DoD imposes near-total domestic travel ban for its personnel

The Pentagon will soon impose an almost complete lockdown on travel for its military and civilian workforce as part of its effort to stem the spread of coronavirus, officials said Friday night.

Starting on Monday, the Defense Department will prohibit nearly all government-funded travel, both domestically and abroad. The “stop movement” order Deputy Defense Secretary David Norquist signed Friday applies to military members, civilians, and family members.

Personal travel plans will likely be affected too: for DoD military members, the memo forbids anything other than “local leave.” And the department is ordering a stop to all civilian hiring except for new hires that already live in the local commuting area.

“These restrictions are necessary to preserve force readiness, limit the continuing spread of the virus, and preserve the health and welfare of service members, DoD civilian employees, their families, and the local communities in which we live,” Norquist wrote.

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The new policy allows for only limited exceptions, and will have to be approved on a case-by-case basis by senior officials in a traveler’s chain of command — no lower than a general or flag officer or Senior Executive Service member. They’ll be permitted to waive the new rules in cases where they decide the travel is mission-essential, for humanitarian reasons, or in cases of “extreme hardship.”

The memo also allows people to travel for medical treatment — and for medical providers to travel to treat patients.

The restrictions, which will be in place through at least May 11, also apply to permanent change of station moves. DoD’s new guidance says in general, military members, employees and their families will only be allowed to go ahead with their PCS moves if they’ve already started their travel. But the department said anyone with moves scheduled in the near future should contact their chain of command immediately to find out if their PCS is affected by the stop movement order.

The decision appeared likely to put additional strain on the moving system by pushing more PCS moves into the summer months, when the system is already stretched to capacity.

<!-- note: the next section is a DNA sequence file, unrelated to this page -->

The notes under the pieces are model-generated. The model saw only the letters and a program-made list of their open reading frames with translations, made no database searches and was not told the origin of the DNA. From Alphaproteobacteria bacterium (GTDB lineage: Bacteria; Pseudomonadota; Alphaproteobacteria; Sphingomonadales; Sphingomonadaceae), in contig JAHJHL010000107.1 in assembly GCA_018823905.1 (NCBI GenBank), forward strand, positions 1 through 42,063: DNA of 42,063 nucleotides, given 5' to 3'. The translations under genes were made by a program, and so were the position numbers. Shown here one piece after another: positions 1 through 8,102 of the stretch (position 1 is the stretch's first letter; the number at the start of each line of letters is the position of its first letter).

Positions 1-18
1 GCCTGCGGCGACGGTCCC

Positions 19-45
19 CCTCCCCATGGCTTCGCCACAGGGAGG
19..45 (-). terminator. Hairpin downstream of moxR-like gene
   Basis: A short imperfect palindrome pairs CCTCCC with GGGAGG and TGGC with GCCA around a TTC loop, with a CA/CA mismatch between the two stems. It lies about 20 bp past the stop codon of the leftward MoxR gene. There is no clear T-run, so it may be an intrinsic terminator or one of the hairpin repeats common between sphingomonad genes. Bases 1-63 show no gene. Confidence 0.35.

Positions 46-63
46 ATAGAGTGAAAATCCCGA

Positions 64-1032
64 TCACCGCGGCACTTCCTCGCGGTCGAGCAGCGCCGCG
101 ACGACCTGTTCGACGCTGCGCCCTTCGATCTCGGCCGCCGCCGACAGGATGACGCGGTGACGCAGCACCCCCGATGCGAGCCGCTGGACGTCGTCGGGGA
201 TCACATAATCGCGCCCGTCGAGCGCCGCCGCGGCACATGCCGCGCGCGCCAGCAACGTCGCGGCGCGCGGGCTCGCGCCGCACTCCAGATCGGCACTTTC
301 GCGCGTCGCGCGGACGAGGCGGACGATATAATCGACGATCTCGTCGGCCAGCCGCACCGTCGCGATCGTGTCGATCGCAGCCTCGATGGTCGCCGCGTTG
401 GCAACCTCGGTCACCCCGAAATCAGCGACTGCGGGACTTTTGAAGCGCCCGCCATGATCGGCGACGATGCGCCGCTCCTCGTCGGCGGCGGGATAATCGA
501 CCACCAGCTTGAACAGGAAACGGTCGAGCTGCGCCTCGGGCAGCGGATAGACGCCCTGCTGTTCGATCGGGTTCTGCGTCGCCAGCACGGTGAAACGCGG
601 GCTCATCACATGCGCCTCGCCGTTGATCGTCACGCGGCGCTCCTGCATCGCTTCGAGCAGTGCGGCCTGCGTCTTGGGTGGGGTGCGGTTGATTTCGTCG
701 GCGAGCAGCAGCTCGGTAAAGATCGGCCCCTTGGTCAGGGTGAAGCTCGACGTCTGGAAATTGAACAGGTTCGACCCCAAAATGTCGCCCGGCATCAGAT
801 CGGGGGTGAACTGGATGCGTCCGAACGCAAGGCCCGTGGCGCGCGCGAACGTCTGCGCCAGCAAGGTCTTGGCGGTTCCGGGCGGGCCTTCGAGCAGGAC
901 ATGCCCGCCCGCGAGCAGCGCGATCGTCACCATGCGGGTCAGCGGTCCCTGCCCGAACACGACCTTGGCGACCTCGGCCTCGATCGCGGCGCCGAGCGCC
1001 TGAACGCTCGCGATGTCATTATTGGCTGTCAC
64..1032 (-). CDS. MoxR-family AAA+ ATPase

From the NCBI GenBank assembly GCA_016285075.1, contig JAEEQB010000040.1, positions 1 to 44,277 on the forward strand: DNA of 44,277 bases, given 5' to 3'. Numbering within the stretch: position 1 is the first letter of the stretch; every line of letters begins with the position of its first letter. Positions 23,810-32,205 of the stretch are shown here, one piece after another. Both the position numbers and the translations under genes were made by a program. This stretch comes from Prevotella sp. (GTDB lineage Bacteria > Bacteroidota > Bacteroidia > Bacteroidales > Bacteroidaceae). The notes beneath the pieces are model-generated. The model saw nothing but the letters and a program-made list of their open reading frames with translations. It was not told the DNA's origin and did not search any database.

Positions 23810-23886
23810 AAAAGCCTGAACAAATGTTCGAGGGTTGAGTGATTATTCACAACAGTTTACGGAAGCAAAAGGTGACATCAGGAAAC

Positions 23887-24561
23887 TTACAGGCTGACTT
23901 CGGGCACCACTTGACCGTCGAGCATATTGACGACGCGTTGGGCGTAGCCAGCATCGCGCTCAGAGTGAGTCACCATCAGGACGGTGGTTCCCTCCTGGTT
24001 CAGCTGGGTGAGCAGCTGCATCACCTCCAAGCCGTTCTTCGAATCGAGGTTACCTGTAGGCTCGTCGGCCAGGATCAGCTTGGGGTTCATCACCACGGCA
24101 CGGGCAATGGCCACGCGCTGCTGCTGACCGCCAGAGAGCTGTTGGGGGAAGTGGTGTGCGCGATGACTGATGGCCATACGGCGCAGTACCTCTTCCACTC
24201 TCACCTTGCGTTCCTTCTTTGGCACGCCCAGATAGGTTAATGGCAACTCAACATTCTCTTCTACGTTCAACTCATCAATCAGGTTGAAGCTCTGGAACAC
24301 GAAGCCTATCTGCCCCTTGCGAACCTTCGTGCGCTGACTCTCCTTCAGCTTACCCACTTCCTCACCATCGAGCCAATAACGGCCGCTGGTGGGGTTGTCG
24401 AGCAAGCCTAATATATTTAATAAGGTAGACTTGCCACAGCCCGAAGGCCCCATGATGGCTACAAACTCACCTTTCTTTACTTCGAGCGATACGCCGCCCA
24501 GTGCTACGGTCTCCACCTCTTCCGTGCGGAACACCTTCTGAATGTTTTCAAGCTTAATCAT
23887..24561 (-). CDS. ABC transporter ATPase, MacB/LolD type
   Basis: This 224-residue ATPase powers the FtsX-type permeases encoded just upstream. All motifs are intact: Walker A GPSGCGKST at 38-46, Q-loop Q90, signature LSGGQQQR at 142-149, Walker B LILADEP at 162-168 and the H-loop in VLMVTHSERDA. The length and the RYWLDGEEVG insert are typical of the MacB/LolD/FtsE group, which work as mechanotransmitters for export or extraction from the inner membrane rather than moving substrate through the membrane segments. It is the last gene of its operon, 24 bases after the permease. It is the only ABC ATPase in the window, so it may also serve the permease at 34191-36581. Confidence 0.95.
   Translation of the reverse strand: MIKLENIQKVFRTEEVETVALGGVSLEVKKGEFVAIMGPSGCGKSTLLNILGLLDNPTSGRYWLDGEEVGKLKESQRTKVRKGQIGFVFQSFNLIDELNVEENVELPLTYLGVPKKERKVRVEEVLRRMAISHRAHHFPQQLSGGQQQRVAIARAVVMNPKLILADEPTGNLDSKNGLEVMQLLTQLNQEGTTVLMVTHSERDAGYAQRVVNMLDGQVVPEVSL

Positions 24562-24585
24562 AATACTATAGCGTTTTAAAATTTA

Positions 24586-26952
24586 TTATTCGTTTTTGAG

And the department appeared to acknowledge that the new PCS restrictions are likely to complicate the lives of people who are just beginning to depart their old locations, such as those who have already had their household goods picked up, but haven’t actually started driving to their new locations yet.

“Each situation is different,” department officials wrote in a list of answers to frequently asked questions. “Individuals will need to contact their shipping office to determine if their household goods are still in the local area and whether or not they may have access to them.”

The guidance is similar for people who have already dropped their personal vehicles off at vehicle processing centers.

“If you’re interested in retrieving your vehicle, contact the VPC immediately. VPCs are postured to assist customers with changing appointments, vehicle retrieval, and answering any other POV-related questions you have.”

Also on Friday, the department imposed new coronavirus measures at the Pentagon itself.

The department had already suspended public tours, but starting on Sunday, it will also prohibit all unofficial visitors from the building and put a halt to large gatherings like retirement and promotion ceremonies.

Also, DoD is suspending all Pentagon visits by foreign officials. And any Pentagon employees who have traveled abroad recently will have to wait 14 days before they’re allowed back to work. Only on the 15th day – if they’re still asymptomatic – will they be able to enter Pentagon facilities.

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